| Architecture Studies Library
|Photos & Links:||(Web Page 1) (Web Page 1) (Web Page 1)|
333 S. Valley View Blvd
Las Vegas, NV
|Size (sq. ft.):||54000|
|Other Size Measure:||53,000 square foot exhibit building features three galleries and a theater clustered around a rotunda element that showcases the unique natural occurrence of water emanating from the earth below.
24,500 square foot guest services building houses a souvenir and book shop on the first level, as well as a second-level cafe with a large exterior balcony to provide views of the entire site.
|Contractors:||General Contractor: Tiberti / Whiting-Turner Joint Venture
Civil Engineer: Poggemeyer Design Group
Structural Engineer: LERA
Electrical Engineer: JBA Consulting Engineers
|Building Materials:||Our design utilizes sustainable, regional, durable, recycled, recyclable and low-maintenance materials. Use of locally available materials reduced consumption of gasoline for transporting and shipping. Wood products that are certified in accordance with the Forest Stewardship Council Principles and Criteria were utilized to support responsible forest management practices. To improve indoor air quality and reduce the possible health effects of off-gassing, only low-VOC emitting furnishings, adhesives and paints were specified.|
|Architectural Elements:||Sustainability Description: Designed to meet LEED Platinum-Level standards, the Origen features sustainable, regional, durable, recyclable and low-maintenance materials, including native stone, weathered steel siding, energy efficient glass, recycled composite plastic and wood products, and drought tolerant landscaping. Daylighting and Shading: Weathered steel panels with varying levels of transparency serve as solar control devices. Their texture provides a soft controlled light for the interior, yet allows unobstructed views to the exterior. In addition, the weathered steel forms a unifying textural element for the different buildings. Horizontal louvers have been spaced and sized to allow winter sunlight to penetrate, while blocking summer sunlight to reduce heat gain. Linear galvanized steel siding reflects sunlight and heat away from the building. Water Conservation: Potable water consumption has been reduced by over 30% by incorporating waterless urinals and ultra low flow water closets in place of traditional plumbing fixtures. Use of drought tolerant landscaping and native desert plants has also reduced the amount of water needed for irrigation.|
|Description:||The Las Vegas Springs Preserve is an interactive environment that highlights the heritage of the site, which is known as the birthplace of Las Vegas. Once home to bubbling springs that were a source of water for Native Americans living here thousands of years ago, the land has been preserved since 1978 due to its significant cultural treasures and the ongoing archaeological studies being conducted there. The visitor center, called the Origen, encompasses two separate buildings, each housing distinct visitor amenities.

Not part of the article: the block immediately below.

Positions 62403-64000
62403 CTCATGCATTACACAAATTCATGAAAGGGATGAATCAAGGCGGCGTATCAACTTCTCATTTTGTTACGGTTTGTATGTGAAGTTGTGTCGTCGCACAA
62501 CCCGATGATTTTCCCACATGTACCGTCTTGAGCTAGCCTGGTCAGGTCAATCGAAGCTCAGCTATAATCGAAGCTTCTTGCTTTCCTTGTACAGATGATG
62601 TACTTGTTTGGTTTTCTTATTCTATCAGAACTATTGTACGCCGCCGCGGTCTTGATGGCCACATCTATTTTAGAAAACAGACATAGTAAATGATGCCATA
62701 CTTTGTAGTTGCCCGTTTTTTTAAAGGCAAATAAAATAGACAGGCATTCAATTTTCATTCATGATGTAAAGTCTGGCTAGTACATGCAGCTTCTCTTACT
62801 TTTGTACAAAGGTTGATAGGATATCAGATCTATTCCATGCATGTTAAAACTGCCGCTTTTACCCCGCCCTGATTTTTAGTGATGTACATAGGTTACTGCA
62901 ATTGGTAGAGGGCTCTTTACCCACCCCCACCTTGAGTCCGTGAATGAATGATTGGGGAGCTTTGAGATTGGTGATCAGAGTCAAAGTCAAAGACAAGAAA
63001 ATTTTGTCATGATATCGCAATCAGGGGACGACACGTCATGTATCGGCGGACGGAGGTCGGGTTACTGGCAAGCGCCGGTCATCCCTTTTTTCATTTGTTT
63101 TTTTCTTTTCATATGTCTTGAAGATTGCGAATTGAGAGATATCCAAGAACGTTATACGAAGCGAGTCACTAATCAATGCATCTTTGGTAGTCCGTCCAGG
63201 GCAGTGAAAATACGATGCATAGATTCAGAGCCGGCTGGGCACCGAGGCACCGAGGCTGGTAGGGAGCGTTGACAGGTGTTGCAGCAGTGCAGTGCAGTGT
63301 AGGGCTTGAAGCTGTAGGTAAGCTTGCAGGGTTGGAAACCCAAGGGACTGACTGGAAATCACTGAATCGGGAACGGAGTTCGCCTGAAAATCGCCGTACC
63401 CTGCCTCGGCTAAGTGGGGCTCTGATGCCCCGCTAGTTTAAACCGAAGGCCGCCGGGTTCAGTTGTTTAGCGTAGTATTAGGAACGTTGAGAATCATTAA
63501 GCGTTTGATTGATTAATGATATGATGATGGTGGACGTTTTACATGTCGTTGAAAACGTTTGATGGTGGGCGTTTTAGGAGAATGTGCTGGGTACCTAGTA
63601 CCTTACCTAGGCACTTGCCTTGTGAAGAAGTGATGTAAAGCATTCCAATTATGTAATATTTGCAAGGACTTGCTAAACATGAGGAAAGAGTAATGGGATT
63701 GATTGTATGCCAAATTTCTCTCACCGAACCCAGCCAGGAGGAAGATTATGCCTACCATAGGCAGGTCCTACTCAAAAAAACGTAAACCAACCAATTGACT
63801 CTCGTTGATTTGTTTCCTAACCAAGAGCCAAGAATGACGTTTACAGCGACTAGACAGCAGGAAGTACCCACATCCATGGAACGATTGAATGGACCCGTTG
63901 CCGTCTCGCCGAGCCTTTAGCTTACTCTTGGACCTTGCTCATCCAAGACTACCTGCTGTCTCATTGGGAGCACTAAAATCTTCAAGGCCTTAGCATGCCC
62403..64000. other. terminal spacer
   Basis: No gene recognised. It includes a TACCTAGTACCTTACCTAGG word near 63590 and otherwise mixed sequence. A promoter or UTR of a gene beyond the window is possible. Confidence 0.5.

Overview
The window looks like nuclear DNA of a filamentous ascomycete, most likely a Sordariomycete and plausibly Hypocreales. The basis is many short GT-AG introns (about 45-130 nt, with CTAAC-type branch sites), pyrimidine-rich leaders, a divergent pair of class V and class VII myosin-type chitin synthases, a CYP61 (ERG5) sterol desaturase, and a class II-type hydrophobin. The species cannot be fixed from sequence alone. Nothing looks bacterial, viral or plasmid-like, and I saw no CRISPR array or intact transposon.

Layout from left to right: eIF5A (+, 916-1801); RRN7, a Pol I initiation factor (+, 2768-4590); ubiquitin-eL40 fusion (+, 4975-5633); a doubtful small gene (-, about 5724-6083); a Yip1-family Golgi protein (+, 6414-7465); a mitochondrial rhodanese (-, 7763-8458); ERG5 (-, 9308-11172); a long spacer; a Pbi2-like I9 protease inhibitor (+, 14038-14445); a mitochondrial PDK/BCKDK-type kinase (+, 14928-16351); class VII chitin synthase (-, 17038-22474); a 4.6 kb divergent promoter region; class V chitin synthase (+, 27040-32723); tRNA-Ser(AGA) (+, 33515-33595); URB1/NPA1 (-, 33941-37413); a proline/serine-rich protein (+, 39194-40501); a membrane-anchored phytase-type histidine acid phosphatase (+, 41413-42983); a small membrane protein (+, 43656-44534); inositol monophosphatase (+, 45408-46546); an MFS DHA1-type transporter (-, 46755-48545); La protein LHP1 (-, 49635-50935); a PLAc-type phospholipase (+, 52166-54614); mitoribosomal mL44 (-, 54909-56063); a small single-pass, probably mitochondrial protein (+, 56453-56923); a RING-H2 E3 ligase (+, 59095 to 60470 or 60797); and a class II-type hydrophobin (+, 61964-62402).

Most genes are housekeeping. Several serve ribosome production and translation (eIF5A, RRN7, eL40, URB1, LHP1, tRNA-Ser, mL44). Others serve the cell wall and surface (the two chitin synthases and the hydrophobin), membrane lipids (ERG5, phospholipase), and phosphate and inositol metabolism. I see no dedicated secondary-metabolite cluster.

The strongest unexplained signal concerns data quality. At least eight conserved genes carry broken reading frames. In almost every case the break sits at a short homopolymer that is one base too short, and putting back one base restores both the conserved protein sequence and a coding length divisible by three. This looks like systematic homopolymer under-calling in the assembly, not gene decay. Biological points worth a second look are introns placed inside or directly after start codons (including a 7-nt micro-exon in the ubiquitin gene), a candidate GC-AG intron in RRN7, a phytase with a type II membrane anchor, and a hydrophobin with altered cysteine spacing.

The primary design challenge was to convey the cultural story of the site by means of exhibits and interpretive features that immerse visitors into a "seek and discover" environment. This was accomplished by melding buildings and site into a singular expression that demonstrates the dependence of life on the small, but powerful, water resource in the desert. Just as the materials harmonize with the environment, the basic forms of the buildings seek sensitivity with the land.
Additional site amenities include several exhibit / interpretive zones, an outdoor amphitheater, desert gardens, walking trails, and a children's play area. The site is also the future home of the Nevada Sate Museum.
the building is a 85 % day lighter, generates 18% of its own energy and 16 %of the materials come from local sources.
|Extra Note:||AIA Nevada Design Awards (2007) Entry No. B07002, Submission.
UNLV Architecture Studies Library holds: Form Core Boards, Project Identification Form, Photo Release Form, Intern Compensation Disclaimer Form, Project Entry Form, Exteriors Photos, Site Plan, Floor Plans, Interior Photos and CD
Hopkins, Carmel. "Reserve project progresses." Las Vegas Review Journal 4 January 2003: 2E.
Hoversten, Mark. "The Centrality of Land-Based Issues in Design Education: Architecture Within Landscape." 306090, September 2004, 37-41.
Illia, Tony. “Green Acres: Springs Preserve Restores a Desert Oasis.” Southwest Contractor. June 2007. [Online]. Available: <http://southwest.construction.com/features/archive/0706_feature2.asp>. Accessed June 7, 2007.
Illia, Tony. 2005. Vegas to Convert Old Water Springs Site into Nature Preserve Park. Architectural Record. May, 70
"New and notable." Architecture Las Vegas 1, n.2 (Fall/Winter 2001): 8-10.
Saylor, Hali Bernstein. "Desert Treasure: Springs Preserve to Open Doors of Water's Impact on Las Vegas Valley's past, future." Las Vegas Review-Journal and Sun, 6 February 2005, 1M & 8M.
AIA Nevada Design Awards (2003) Entry No. UB03063, Honor Award.
UNLV Architecture Studies Library holds: entry form/board, plans, elevations, photos, CD, Boards from 10 Years of Excellence in Design (10YRS056)
AIA Nevada Design Awards (2002) Entry No. UB01013, Submission.
UNLV Architecture Studies Library holds: entry form/board, renderings, drawings, cd
*This project has won the 2003 AIA Nevada Honor Award in the Unbuilt category.
S.D. "Structure au natural" Desert companion, march/april 201039.
|Spatially Direct Parent:||Las Vegas Springs Preserve|
|Spatially Largest Parent:||Las Vegas Springs Preserve|
|Spatially Direct Children:|
|Spatially Largest Children:|